During the long, hot dog days of late summer, I always notice that I get fewer calls from home gardeners. That was especially true this year. In the 100-degree heat who wants to go outside and work in the yard?
All of that changes with the arrival of autumn. The temperatures moderate. The leaves begin to change. The skies are blue and everything outside is inviting.
Even folks that seldom venture outside in their yards find themselves eagerly enjoying yard work.
They begin to notice that some plants may have gotten a little “leggy” since the last time they were in the yard. Well, since it is a beautiful day for yard work it would be a good time to do some pruning right?
In spite of our natural inclinations, fall is not the recommended time to prune woody shrubs and trees. The first reason to avoid fall pruning is because fall pruned shrubs tend to have more winter injury.
Pruning actually invigorates some plants. Pruning a long branch or shoot stimulates the growth of buds that have lain dormant.
If you observe a shrub that was pruned last year you will often notice that two or three new shoots often develop just below the pruning cut. It takes time for the buds that produce those shoots to sprout. Then it takes a little longer for the tender new shoots to grow.
If the plant was pruned in the spring, then we seldom see problems. By the time the buds and shoots develop, the weather has usually warmed enough that the tender new shoots are not damaged.
If we prune in the fall, then the story is different. Pruning in the fall can lead to the development of tender shoots, which are then exposed to harsh winter temperatures. Cold winter winds can damage or even kill these young shoots.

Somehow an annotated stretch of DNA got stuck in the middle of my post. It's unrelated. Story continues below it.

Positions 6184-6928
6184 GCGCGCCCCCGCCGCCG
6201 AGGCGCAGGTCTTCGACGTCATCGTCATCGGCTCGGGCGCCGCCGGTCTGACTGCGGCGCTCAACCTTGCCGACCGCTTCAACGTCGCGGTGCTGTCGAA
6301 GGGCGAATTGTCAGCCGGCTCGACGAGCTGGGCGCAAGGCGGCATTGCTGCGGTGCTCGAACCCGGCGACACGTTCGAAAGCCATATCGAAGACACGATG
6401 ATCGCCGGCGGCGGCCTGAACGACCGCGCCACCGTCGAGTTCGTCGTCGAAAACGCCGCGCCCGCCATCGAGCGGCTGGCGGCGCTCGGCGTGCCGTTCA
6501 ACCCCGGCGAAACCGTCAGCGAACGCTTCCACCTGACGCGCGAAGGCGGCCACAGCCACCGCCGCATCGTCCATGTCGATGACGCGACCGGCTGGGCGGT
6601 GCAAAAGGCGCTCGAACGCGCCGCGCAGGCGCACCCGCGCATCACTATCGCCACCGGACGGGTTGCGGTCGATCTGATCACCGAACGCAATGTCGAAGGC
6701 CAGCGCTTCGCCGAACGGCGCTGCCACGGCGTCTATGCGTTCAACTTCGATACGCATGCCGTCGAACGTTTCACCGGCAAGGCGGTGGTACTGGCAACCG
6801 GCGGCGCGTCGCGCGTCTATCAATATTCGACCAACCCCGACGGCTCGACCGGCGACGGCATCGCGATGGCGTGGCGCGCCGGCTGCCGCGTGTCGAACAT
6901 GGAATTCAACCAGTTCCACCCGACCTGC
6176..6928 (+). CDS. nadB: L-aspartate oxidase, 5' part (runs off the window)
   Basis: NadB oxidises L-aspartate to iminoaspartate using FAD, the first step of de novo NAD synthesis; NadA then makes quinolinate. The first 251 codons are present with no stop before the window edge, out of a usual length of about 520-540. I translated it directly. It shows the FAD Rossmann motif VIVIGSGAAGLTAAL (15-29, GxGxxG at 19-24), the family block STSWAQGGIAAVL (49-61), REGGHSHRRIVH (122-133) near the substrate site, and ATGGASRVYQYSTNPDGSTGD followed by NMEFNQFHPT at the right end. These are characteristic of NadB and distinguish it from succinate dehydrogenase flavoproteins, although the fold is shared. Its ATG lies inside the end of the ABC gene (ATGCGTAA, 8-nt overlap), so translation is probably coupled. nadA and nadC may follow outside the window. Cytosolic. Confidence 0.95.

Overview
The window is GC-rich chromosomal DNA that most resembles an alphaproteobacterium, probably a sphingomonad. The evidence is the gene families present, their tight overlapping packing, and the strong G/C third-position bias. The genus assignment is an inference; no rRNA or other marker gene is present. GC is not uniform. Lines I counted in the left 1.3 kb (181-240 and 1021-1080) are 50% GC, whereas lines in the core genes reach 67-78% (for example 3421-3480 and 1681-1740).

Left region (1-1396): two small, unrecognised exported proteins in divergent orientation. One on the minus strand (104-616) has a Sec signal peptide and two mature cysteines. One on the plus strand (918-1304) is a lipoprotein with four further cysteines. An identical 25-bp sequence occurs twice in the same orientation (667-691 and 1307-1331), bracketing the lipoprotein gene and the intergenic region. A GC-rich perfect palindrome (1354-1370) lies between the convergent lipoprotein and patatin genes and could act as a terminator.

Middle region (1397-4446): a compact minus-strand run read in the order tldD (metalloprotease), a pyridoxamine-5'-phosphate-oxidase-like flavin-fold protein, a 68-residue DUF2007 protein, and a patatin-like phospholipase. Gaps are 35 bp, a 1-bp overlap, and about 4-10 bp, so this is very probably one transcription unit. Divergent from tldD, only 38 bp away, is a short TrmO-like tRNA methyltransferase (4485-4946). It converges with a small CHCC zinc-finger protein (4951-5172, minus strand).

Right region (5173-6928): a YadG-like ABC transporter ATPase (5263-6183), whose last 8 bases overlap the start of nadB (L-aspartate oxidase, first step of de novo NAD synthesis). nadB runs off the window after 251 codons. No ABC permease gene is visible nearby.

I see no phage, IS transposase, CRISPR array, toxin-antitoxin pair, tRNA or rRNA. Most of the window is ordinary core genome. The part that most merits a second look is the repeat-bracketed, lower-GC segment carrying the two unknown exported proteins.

Fall pruning can also have an adverse effect on early spring flowering plants. Azaleas, for example, have already set their buds for next year’s flowers.
If you prune them now, they will not have time to develop a new set of flower buds before next spring.
The result is that your azaleas will not flower well. This is true of many other spring flowering plants as well.
To avoid these problems, we have a general rule of thumb for pruning:
• Shrubs that flower before the month of May (azaleas, etc.) should be pruned immediately after they finish flowering each year. Certainly no later than July 4th.
• Woody plants that flower later than May should be pruned in late February or very early in March.
Of course, there are exceptions to these rules so feel free to contact me at the Extension office t 912-653-2231 if you have questions.
Increased winter injury and the negative impact on flowering are two good reasons to avoid heavy fall pruning. There are, however, some reasons to do minor pruning now.
Broken limbs or branches can be removed now. If left n the plant they can cause tearing of the bark, creating larger wounds that provide openings for disease and decay. Just clip them off just above a side growing shoot.
You can also do minor pruning to remove diseased wood or parts of the plant that have died back due to drought. Just remember, the more you prune now the more you increase the likelihood of winter injury.
Get out and enjoy the autumn weather. If you see a broken branch, sure, clip it out. But don’t get carried away with those pruners! Instead, get ready to use some of that energy raking leaves.